The shutoff valves in the pressure supply are operated only on the ground and serve three purposes. In the first (normal) position, they direct pressurized fluid to the spoiler system. In the second position, the spoiler pressure line is blocked. This position can be used for troubleshooting, maintenance, or to dispatch the aircraft even if one system is inoperative. The third position blocks pressurized fluid to the spoiler and bypasses general system pressurized fluid to return. This position can be used to dump system pressure and to fill the reservoir.
The wing trailing edge flaps consist of two large segments hinged to each wing rear spar; each segment is driven by two hydraulic cylinders, one powered by each system. To simplify supply and maintenance, all eight cylinders—four per wing—are identical. Pressurized fluid from both systems flows into one DC-10 tandem control valve. Hydraulic system separation is maintained in the control valve and each hydraulic system provides power to ne cylinder on each flap segment.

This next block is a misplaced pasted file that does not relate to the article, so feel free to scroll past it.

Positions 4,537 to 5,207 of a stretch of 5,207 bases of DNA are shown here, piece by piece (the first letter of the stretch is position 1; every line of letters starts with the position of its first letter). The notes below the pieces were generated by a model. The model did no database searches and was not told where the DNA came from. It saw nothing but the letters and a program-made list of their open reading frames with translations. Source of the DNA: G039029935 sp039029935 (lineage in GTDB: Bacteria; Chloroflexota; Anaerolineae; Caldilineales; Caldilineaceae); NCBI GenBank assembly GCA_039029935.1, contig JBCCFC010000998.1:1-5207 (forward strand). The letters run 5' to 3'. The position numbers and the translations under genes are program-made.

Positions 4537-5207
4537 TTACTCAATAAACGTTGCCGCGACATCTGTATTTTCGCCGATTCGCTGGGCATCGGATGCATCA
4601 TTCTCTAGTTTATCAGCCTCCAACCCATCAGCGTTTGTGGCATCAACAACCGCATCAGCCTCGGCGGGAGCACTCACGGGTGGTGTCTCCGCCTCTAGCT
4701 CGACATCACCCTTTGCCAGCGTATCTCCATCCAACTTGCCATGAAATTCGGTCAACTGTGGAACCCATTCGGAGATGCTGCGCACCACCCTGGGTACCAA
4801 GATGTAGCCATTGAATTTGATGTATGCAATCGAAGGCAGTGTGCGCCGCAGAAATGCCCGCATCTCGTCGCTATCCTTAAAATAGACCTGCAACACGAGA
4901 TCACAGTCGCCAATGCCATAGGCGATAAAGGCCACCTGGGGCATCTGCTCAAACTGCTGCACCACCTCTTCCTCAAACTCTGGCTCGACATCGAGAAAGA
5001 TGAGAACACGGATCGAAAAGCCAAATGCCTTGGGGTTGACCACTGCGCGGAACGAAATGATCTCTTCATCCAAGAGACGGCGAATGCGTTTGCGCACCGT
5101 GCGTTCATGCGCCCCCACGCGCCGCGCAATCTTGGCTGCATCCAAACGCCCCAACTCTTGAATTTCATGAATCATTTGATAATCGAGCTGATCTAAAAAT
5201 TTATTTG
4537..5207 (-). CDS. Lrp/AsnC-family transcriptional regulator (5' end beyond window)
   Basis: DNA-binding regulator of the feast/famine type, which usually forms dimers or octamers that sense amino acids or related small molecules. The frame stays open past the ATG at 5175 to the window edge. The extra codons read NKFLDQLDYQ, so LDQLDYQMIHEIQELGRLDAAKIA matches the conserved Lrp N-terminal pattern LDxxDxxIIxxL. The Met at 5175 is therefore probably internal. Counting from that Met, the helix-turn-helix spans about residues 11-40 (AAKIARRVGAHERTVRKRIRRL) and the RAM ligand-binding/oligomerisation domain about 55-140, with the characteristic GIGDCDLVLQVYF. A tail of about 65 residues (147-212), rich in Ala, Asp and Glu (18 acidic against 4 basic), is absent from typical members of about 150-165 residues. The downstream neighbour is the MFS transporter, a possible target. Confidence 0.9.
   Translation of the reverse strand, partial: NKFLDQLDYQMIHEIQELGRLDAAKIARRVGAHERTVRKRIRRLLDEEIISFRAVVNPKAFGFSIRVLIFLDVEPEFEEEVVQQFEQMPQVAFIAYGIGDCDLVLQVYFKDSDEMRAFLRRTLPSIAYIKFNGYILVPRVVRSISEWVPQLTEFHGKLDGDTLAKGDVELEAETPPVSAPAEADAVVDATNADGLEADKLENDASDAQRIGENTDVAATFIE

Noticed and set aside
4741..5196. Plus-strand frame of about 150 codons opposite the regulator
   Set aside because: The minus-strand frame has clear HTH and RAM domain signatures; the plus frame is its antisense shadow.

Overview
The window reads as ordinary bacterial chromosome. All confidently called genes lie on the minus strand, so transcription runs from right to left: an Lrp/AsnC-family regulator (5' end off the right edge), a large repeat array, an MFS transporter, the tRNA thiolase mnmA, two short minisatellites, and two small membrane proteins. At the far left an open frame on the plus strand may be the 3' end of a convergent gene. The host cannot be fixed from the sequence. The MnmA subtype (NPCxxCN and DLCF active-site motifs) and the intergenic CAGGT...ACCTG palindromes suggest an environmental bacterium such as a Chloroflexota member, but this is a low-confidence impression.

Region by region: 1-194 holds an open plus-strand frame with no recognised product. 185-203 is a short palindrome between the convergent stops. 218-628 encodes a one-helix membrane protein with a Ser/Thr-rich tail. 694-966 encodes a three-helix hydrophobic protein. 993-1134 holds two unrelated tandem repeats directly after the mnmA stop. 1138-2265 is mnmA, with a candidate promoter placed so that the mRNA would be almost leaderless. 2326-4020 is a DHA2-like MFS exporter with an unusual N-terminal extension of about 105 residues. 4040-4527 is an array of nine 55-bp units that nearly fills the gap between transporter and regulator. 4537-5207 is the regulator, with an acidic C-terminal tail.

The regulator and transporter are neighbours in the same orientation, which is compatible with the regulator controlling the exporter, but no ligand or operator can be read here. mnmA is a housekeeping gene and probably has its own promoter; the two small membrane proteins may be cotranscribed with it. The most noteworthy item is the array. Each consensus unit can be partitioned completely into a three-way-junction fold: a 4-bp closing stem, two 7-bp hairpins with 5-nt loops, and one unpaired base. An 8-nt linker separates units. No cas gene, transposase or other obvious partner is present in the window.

A two-speed restrictor valve in each flap system limits the rate of retraction for go-around conditions or inadvertent retraction conditions. The flap segments on each wing are connected to the opposite wing by a heavy-duty mechanical cable system to prevent asymmetrical operation.
Each of the two thrust reversers is of the target type, actuated by two hydraulic cylinders connected in parallel, with each receiving power from its own hydraulic system. During flight, with the reversers stowed, each reverser hydraulic subsystem is automatically isolated from its main aircraft hydraulic system by a shutoff valve.
Three sources of power are available to operate ach reverser. During a landing, the engine-driven pump is the normal source of power; the electric motor-driven pump is its backup. In the event of a general hydraulic system failure, reversing is still attainable with the energy stored in the reverser accumulator.